In any residential street in Australia, you will undoubtedly see a slat fence. They also look great in combination with ModularWalls or brick fencing materials. Using slats offers a way to break up a continuous fence with either the same fence colour or contrasting colours. Plus, slats provide moderate privacy while still allowing filtered light and airflow. Slat fences are great for coastal or contemporary modern style homes. However, if you’re after complete privacy or noise reducing qualities, slats may not be the best choice.

VogueWall slats best fencing materials

Laser-cut panels 

The options are endless when it comes to laser cut panels. Usually made to measure, this is a premium option. However, laser-cut panel fences will give you wow factor and make your home stand out on your street. Typically, laser-cut panels can be used as standalone fences with metal, brick or timber posts or in combination with other fencing materials. As mentioned above, if you’re looking for a privacy fence with acoustic benefits, laser-cut panels may be better suited as a feature panel attached to your fence.

EstateWall Laser cut infills

Architectural and design styles that suit metal fencing:

  • Art Deco – wrought iron, laser cut panels
  • Australian farmstead – metal fences
  • Coastal – metal fences, laser cut panels and slats
  • Contemporary – metal fences, laser cut panels and slats
  • Federation – wrought iron
  • Industrial – metal fences, laser panels and wrought iron
  • Modern – metal fences, laser cut panels and slats
  • Victorian – wrought iron

Timber fencing materials

Timber fencing, especially treated pine timber fencing, has been the go-to for residential backyard fences for many years, thanks to its low cost. However, a timber fence is prone to rot and warping, and if there are gaps between the palings, your fence won’t offer any noise reduction between yards. Undoubtedly timber fencing has come a long way and is now used in a multitude of ways. A great example is the hardwood battens incorporated in the VogueWall front fence at The Designory’s Bryon Bay Villa. Timber fences suit a wide range of architectural styles. From white picket fences for cottages and Hamptons inspired homes to hardwood battens for modern and coastal homes, not to mention the classic Australian farm fence. As a recyclable fencing material with the ability to paint any colour, it’s a great option as a standalone fencing material or integrated with another materials.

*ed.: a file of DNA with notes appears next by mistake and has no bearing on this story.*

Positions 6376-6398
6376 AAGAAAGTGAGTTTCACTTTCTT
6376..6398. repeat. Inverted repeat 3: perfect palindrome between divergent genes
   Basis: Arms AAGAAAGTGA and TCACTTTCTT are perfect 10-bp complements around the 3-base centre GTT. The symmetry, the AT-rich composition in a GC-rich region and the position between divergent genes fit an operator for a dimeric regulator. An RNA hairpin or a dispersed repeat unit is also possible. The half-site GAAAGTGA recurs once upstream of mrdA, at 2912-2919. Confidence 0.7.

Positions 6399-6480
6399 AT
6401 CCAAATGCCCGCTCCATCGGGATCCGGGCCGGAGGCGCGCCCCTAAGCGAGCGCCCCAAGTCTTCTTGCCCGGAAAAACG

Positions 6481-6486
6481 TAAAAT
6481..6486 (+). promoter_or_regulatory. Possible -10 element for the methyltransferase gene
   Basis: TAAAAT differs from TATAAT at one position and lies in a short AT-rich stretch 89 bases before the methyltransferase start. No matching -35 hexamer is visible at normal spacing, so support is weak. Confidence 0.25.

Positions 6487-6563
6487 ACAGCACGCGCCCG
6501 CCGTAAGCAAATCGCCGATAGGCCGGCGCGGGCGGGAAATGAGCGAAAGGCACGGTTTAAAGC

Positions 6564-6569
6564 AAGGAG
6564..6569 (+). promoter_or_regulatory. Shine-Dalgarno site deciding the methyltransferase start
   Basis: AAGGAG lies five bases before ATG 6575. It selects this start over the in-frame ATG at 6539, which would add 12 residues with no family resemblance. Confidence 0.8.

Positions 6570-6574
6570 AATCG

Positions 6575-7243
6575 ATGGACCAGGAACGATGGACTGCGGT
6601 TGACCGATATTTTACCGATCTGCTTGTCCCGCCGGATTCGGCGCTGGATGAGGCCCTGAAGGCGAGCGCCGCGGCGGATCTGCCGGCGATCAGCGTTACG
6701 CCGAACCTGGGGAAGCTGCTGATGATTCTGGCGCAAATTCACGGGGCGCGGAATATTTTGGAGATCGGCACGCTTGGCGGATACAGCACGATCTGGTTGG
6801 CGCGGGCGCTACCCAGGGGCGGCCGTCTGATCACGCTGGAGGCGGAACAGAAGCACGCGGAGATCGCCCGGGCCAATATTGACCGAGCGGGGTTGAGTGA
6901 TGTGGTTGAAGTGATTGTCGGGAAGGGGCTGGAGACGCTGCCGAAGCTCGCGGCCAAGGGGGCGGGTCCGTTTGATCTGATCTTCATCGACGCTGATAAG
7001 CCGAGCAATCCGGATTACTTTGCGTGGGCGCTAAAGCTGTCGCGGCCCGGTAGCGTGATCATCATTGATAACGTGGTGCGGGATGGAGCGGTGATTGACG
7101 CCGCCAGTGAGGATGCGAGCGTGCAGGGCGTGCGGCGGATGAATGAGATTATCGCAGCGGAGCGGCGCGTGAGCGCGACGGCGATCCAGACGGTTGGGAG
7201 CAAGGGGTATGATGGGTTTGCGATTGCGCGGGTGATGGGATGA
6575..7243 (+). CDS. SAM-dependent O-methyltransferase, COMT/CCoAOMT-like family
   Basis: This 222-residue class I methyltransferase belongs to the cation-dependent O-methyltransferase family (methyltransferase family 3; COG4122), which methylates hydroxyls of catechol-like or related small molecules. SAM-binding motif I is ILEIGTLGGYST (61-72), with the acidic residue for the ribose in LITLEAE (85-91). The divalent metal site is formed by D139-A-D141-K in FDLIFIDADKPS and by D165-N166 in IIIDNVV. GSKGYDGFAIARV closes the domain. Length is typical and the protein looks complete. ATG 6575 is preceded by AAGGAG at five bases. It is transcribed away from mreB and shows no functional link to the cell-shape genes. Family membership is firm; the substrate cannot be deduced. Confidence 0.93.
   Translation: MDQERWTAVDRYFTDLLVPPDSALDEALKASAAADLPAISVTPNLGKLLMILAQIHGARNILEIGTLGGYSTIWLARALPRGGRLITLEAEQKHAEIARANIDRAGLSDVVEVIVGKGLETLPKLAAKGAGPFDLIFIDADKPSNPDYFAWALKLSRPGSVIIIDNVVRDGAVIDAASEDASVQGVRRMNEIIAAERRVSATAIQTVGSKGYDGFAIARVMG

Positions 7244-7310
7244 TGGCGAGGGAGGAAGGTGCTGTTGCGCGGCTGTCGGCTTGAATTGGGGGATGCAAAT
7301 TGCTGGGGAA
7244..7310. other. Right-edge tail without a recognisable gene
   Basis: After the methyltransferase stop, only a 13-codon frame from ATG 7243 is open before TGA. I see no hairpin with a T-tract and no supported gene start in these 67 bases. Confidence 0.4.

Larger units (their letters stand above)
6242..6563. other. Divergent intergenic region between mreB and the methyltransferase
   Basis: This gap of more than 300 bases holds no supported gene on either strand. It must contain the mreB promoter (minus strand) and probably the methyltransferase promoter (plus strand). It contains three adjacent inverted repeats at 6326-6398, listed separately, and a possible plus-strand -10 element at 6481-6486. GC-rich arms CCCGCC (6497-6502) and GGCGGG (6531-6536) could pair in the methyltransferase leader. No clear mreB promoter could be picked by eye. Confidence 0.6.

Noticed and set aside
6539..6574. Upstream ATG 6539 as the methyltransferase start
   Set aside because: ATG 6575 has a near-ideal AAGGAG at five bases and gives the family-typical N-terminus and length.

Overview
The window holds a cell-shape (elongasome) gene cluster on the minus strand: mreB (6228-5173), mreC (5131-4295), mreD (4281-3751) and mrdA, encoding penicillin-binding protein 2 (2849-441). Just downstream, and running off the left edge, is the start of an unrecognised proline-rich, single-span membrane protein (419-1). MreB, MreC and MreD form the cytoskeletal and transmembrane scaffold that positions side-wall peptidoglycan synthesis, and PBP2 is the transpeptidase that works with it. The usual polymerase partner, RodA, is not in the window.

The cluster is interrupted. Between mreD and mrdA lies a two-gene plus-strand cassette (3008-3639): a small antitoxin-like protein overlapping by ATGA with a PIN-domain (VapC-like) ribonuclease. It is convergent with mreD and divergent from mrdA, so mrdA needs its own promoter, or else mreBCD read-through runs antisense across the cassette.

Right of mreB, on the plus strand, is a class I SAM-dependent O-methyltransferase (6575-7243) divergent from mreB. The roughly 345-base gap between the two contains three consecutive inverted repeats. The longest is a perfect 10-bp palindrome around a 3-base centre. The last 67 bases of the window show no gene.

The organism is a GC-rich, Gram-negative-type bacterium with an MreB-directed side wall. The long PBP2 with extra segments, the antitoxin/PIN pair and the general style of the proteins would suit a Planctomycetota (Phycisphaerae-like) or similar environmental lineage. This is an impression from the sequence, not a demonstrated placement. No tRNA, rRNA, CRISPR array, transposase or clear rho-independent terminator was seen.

Here are a few types of timber fences to consider:

Architectural and design styles that suit timber fencing:

  • Australian farmstead
  • California bungalow
  • Coastal
  • Contemporary
  • Cottage (e.g. lattice or picket fences)
  • Federation
  • Hamptons
  • Modern
  • Queenslander
  • Traditional (picket fences)
VogueWall australian wooden fencing

The Designory – Byron Bay Villa

Masonry fencing materials

Brick and stone walls can look fantastic and will give a grand stately look. However, these options are expensive. To ensure a brick or stone wall is secure, they require labour intensive footings making them a premium option. Over time the mortar joints may also need patching. It’s common to see brick fences integrated with another fencing material such as slats, iron, or wood as a way to reduce costs. Additionally, to cut down costs for stone fences, they are often integrated with ModularWalls, brick posts, wood, or slats. However, if you’re considering either of these options, is a grand entrance or fence using brick or stone going to suit the overall style of your home?

Brick Wall front

Architectural and design styles that suit masonry fencing:

  • Art Deco
  • Australian farmstead
  • Victorian

PVC fencing

PVC (stands for polyvinyl chloride) is a more premium option compared to timber or metal fencing. However, they are typically maintenance-free and usually have an extended warranty (check with suppliers as warranties vary). PVC fences are generally white, but some companies are offering a range of colours. Suppose you live in a hot or windy climate; a PVC fence may not be a great option. PVC can be prone to expanding and retracting in extreme temperatures and therefore could crack over time. PVC fences are most suited to traditional style and Hampton’s inspired homes. Think white picket fences or, in some instances, solid panels with decorative battens at the top.

 PVC fencing blog best fencing materials

Architectural and design styles that suit PVC or vinyl fencing:

  • California bungalow
  • Cottage
  • Hamptons
  • Queenslander
  • Traditional

Overall, choose fencing materials that will suit your home’s architectural style and stand the test of time. Selecting a quality fence will save costs in the long run and can even add value to your property.